The White Balloon
Director: Jafar Panahi
This debut feature from Jafar Panahi is a
heartwarming charm of a film. If it had been filmed in black and white it
would have fit in nicely with the Italian neo-realism films of the 1950's.
Everything feels so natural - the conversations, the acting, the setting
and situation. It was written by Abbas Kiarostami whom Panahi had worked
for as an assistant director. When it was released in Iran since it was about
children it was weirdly shown in children theaters - and no doubt children
would enjoy this but adults even more. Panahi shows such a sure hand with
children in this and his follow-up film The Mirror. They never feel like
they are acting - he just keeps their performances minimal - just various
expression wash across their faces like waves. Aida Mohammadkhani is such
a determined little cherub whose beseeching eyes could talk a cat out of
It is a very simple story - another mini-Odyssey as was The Mirror - but
this one is much gentler, quieter, delicate and logistically very much simpler
as it all takes place in a city block of stores, winding alleys and homes
hidden behind dirt walls with communal courtyards. It is New Year's Eve and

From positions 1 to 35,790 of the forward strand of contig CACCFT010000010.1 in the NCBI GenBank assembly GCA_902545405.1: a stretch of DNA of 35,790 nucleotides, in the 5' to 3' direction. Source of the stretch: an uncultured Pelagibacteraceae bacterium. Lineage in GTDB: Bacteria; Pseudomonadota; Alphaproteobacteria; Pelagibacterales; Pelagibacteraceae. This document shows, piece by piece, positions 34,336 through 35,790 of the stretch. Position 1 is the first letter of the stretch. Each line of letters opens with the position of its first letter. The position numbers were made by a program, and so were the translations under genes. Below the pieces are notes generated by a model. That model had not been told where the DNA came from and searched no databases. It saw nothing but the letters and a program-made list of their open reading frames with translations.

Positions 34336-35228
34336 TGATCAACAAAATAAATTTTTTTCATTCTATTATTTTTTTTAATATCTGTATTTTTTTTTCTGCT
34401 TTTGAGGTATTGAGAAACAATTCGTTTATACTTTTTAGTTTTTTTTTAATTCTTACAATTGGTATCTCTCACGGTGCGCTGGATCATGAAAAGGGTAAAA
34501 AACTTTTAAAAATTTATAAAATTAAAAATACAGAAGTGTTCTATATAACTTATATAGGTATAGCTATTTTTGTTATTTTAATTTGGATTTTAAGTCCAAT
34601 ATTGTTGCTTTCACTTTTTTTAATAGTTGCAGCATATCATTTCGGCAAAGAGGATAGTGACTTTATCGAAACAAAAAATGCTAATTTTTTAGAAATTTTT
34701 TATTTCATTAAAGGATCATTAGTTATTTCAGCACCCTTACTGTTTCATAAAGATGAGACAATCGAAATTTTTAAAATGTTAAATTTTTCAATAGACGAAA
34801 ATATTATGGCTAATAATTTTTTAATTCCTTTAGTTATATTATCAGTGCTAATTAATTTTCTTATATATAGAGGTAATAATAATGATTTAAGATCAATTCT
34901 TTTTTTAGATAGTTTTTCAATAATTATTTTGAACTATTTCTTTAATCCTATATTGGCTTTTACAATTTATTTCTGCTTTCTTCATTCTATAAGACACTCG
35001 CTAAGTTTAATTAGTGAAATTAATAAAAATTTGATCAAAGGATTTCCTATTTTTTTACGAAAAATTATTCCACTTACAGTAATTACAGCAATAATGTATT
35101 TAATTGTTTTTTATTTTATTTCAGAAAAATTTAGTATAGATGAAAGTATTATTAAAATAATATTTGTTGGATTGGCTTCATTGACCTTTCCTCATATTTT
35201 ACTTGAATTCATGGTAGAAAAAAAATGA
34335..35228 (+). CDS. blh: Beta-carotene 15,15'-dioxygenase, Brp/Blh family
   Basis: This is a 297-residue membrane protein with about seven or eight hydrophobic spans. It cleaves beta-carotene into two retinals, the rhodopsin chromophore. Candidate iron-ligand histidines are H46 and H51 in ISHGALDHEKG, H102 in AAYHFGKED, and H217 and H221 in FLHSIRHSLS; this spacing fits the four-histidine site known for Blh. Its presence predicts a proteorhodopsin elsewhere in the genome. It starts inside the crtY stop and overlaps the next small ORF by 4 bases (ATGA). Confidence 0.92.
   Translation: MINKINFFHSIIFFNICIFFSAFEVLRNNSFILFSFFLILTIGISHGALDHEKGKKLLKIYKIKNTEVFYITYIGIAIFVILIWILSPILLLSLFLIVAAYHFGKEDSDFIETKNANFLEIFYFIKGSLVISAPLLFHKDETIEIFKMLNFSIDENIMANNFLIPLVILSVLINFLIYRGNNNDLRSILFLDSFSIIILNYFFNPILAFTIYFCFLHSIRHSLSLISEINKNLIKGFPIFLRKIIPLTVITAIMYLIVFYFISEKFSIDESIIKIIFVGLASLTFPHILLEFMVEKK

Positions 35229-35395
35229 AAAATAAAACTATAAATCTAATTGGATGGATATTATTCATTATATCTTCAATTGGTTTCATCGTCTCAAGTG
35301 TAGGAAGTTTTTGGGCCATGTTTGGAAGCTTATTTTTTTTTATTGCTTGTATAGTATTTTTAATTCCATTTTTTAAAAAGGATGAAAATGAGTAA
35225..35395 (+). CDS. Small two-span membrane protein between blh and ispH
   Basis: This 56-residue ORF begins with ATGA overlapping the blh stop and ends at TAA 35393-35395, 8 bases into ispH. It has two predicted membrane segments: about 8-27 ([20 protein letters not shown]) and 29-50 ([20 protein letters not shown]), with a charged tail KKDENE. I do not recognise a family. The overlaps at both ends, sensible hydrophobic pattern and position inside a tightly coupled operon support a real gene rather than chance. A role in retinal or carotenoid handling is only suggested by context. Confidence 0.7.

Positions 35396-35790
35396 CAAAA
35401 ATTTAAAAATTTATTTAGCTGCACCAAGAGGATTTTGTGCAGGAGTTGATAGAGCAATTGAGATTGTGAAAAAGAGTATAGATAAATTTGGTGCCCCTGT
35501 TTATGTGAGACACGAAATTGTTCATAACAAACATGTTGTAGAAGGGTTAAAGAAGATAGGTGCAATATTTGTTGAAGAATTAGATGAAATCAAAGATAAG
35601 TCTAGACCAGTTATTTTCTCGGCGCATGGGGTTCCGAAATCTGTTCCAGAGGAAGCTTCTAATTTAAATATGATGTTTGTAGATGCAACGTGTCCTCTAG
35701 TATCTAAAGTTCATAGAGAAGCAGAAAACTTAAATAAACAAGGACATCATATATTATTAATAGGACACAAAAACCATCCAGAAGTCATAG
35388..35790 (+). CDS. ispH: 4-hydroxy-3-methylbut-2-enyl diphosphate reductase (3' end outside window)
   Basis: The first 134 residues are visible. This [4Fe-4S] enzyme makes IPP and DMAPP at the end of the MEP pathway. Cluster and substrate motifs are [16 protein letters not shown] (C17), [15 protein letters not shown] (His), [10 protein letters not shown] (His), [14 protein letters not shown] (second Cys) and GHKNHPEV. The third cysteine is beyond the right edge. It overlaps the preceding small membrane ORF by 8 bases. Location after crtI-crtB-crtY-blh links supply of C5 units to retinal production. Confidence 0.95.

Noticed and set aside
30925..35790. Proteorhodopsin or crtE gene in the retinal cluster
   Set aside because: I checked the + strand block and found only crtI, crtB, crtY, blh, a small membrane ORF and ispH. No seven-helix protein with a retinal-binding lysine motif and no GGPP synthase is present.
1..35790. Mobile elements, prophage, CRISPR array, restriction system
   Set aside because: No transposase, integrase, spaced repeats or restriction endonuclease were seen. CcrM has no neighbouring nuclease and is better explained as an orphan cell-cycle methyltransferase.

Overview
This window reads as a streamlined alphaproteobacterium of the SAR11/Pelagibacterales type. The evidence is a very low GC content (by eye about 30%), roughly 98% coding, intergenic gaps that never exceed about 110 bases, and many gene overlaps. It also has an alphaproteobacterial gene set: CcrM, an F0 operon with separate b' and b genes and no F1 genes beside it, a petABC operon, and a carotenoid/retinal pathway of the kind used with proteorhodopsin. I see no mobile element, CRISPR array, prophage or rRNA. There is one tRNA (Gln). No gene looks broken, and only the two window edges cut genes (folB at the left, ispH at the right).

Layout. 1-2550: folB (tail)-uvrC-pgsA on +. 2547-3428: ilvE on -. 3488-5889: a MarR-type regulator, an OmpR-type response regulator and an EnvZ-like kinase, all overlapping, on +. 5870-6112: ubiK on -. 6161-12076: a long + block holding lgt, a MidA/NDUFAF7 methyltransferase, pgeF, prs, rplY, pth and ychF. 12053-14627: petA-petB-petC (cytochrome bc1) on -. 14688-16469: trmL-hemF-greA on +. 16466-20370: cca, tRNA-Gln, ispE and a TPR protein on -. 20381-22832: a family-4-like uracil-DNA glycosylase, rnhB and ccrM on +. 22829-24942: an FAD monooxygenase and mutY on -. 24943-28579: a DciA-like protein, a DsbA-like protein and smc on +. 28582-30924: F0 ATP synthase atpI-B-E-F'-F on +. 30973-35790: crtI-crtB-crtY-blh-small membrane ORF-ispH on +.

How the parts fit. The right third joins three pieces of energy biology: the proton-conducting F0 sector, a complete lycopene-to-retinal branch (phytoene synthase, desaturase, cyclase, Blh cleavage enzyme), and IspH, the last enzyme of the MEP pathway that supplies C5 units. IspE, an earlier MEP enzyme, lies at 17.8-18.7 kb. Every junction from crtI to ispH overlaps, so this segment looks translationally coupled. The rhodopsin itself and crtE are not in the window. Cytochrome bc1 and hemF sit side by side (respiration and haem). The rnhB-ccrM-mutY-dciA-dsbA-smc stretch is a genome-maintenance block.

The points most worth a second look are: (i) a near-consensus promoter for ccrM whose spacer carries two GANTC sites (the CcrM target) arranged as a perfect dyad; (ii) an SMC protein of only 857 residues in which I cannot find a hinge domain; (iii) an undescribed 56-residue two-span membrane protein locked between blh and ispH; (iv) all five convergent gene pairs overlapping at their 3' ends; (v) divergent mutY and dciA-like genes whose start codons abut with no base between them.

having a goldfish on the table is a rite for a long life - called "haftsin".
Goldfish are bought, displayed and then released after New Years. Razieh's
family already have some goldfish in a small fountain in their courtyard
but Razieh tells her mother that they are all too skinny and she wants to
buy a chubby one that looks like it is dancing. She bugs and bugs her mother
- with pouts as large as a Great Lake - until the mother says "ok get my
bag" which sets off Razieh's smile like a lit Christmas tree.
The mother gives her a 500 rial note and off Razieh scampers at full speed
to buy the goldfish - but this is just the start of a series of misadventures
for this 7-year old as everything goes wrong. Along the way we pass through
a slice of Iranian life with conversations overheard - a tailor complaining
that a customer's neck is too small, two snake charmer showmen, an army recruit
a long ways from home striking up a conversation with this little girl because
she reminds him of his sisters back home. It is slowly paced - never rushed
- and that allows you to soak up and absorb the world that surrounds Razieh.
And because this little girl captures your heart unless you are made of stone,
it becomes oddly suspenseful. Is the world set against her or will she prevail.
Sweet, simple and near perfect. It is amazing what can be done with a good
idea and space - so far Panahi has made nine feature films and I am sure
that the entire budget of all of them combined is a fraction of any Hollywood
film but their accumulated heart and soul is ten times. It is so refreshing
to see a film without a special effect in sight. No slickness, no super heroes,
no impossible gun battles, no saving the world - just a little bit of real
life that matters not to anyone except this little girl and her goldfish.
And somehow to us. Our cinematic souls need this cleansing from time to time.